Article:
As I prepared this I noticed that the first woman suffered for twelve years while this little girl was twelve years old. What is the significance of that? Perhaps she was allowed to suffer that long so that her faith and her healing would touch Jairus and bring him to the faith that our Lord could save his daughter.
            In asking our Lord to touch his child he was really asking the creator to recreate her.  Touching Jesus and being touched by Him is not magic.  We cannot benefit without faith.  Yet how often is He ignored though he is readily available to us in the Sacrament of Confession?  Jarius sought our Lord to save his daughter why do so many fail to seek Him in Confession to save their souls?  How often is He received in Holy Communion not only without faith, not only without respect but even without any acknowledgement of the need of repentance and conversion of life?
             In Holy Communion we can not only touch our Lord, who is really and truly present, Body and Blood, Soul and Divinity, but we receive Him into our bodies and souls.  Do we invite Him into our hearts and lives with faith or do we mock Him with our indifference or even our lack of sorrow for our wrongdoing?  
            If only we not only sought to touch Him but let Him touch us He would raise us up and feed us with Himself and our joy would be complete.

Sunday, June 24, 2018

IN THE WILDERNESS PREPARE A WAY FOR THE LORD: a homily for the Solemnity of the Birth of John the Baptist (2018)

            John the Baptist must've been an extraordinary character.   John was the son a priest of the Jerusalem Temple and through his mother he was a descendent of Aaron, brother of Moses.  That made him a priest and put him at the heart of the Jewish Faith.  The instruction given to John's father before he was born is very like that given to the parents of Samson.  He was to be dedicated to God from birth and so he had never touched alcohol, never cut his hair and lived from an early age in the hard rocky hills and desert of Israel.  John's austere diet of insects and wild honey recalls the stern self-sacrificing, self-denying ministries of the Old Testament prophets, not that of a comfortable and wealthy priest.  John would not have had weight problems!  He chose to wear camel hair clothes and a leather belt, the same clothing as the great prophet Elijah. Therefore his very clothing was a proclamation of his ministry and his mission.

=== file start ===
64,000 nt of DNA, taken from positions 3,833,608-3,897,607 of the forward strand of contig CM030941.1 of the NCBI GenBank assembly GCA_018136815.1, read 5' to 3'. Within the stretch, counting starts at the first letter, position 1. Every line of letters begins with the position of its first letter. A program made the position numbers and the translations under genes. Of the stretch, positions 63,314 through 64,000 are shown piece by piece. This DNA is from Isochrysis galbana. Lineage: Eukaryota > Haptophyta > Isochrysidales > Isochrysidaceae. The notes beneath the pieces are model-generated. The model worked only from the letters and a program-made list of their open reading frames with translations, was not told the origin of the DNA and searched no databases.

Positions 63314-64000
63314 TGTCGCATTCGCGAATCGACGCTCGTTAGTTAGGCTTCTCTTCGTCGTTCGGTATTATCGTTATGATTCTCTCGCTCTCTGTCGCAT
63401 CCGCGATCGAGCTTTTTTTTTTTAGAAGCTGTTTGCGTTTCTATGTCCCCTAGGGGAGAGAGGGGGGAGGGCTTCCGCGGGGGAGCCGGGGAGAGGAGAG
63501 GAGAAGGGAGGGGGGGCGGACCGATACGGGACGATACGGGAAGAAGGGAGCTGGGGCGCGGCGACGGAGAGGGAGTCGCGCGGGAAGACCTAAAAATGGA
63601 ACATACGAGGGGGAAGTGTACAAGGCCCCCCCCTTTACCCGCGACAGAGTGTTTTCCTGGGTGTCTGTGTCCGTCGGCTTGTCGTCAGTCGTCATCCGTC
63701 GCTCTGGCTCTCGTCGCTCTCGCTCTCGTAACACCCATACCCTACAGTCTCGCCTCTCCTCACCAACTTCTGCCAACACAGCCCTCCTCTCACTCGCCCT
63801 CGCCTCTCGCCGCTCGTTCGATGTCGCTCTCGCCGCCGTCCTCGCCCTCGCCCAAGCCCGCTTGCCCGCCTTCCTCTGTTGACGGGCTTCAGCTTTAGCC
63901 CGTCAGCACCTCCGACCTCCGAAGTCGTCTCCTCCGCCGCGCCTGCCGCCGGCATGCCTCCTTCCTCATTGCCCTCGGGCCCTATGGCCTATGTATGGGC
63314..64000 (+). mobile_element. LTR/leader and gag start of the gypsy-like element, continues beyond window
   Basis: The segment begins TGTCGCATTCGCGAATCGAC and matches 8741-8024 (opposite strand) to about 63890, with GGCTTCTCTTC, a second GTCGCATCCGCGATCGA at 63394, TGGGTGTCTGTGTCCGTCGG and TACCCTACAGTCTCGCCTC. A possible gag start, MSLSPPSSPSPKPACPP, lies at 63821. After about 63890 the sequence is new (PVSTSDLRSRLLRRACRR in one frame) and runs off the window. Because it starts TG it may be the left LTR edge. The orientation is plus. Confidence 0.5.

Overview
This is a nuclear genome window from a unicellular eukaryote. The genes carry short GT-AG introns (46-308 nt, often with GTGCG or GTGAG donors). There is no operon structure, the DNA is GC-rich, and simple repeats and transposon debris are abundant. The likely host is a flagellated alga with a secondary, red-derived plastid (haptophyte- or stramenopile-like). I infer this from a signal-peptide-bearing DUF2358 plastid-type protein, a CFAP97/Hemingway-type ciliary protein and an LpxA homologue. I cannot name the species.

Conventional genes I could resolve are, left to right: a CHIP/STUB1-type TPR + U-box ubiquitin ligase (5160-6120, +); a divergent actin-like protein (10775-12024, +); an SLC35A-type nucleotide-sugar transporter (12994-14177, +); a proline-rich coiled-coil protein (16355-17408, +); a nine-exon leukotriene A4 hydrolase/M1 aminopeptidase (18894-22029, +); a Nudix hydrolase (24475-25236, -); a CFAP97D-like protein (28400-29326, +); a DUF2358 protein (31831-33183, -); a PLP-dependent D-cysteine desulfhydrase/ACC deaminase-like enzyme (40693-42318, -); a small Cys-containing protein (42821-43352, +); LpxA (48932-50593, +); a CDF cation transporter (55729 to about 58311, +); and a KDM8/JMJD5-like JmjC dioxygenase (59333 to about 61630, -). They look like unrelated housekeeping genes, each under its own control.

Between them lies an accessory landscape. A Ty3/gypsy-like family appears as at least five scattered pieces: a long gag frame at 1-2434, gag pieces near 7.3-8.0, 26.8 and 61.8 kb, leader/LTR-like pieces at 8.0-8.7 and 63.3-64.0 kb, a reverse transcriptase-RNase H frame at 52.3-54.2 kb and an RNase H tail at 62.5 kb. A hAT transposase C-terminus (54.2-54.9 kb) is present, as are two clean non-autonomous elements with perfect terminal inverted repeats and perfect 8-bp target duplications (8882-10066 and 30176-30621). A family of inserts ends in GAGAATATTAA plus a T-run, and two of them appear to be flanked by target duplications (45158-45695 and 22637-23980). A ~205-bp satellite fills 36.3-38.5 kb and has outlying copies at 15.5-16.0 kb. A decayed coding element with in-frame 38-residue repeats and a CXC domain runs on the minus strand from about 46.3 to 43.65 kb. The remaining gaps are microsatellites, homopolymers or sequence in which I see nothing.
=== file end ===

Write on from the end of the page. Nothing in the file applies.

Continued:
There had not been a prophet in Israel for over four hundred years.  John was sent by God as a prophetic herald to prepare the way for Christ and so his clothes were appropriate to the humility of the arrival of the King who was born to an unknown family, laid in an animal trough, and announced to mere shepherds.  In addition John's clothes were an visual parable protesting the barrenness of a people who no longer listened to God and calling them to prepare for the Lord's coming through repentance and conversion of heart.  
            If you read the bible, and I do hope you read it, you may remember the story of Sodom and Gomorrah.  So awful was their behaviour, the story goes, that the screams of their victims were heard in Heaven and God goes down to investigate.  He visits Abraham who, assuming that God is about to destroy them, starts to haggle with God. How many righteous men does God need in a town before he will not destroy it Abraham wants to know? He haggles God down to ten righteous men and since there aren't that many in Sodom and Gomorrah Abraham, Lot and their families have to flee before the Divine wrath descends.  
            That's how the story has often been read. I recently read an article that argued something else.  Abraham is the first of the prophets and as a prophet he has access to God's counsel as God's friend and co-operator.  God gives him the chance to plead for the people of Sodom and Gomorrah, to ask for mercy, but since Abraham has yet to grasp just how deep God's mercy is he stops short at ten men.  God accepts Abraham's decision, removes His protection, and Sodom and Gomorrah are destroyed not because God wanted to destroy them but because that's what Abraham had decided.  The later prophets did not make the same mistake and had no hesitancy in pleading with God for mercy, a mercy He wants to give but which He will not force on us.  His hand is extended to us and we must reach out and grasp it.

            So the man whose birth we celebrate today was an outsider, the last of the prophets and among the first of the saints.  John gave up the possibility of marriage and a home, of social status, power and influence, of mere everyday comfort to live on the extreme margins of his society so that he could speak God's word to the people of Israel.  John had the courage to respond to God's grace, to listen to His word, and to put it into practice regardless of the personal cost.  By making those sacrifices John prepared the hearts of his fellow Jews to hear the Word Himself, God Incarnate, Jesus Christ out Lord.
            Celebrating this feast is a way to remind ourselves that if we are truly followers of Christ then we too are called to prepare a way for Him into the hearts and lives of others.  We too are forerunners of God, heralds and ambassadors for Christ.  We too are prophets called to speak the truth, God's word, to our nation, our society and our families.  We too are called to ask for mercy and forgiveness for ourselves and for others.  To do that we need to be in this world but not of it.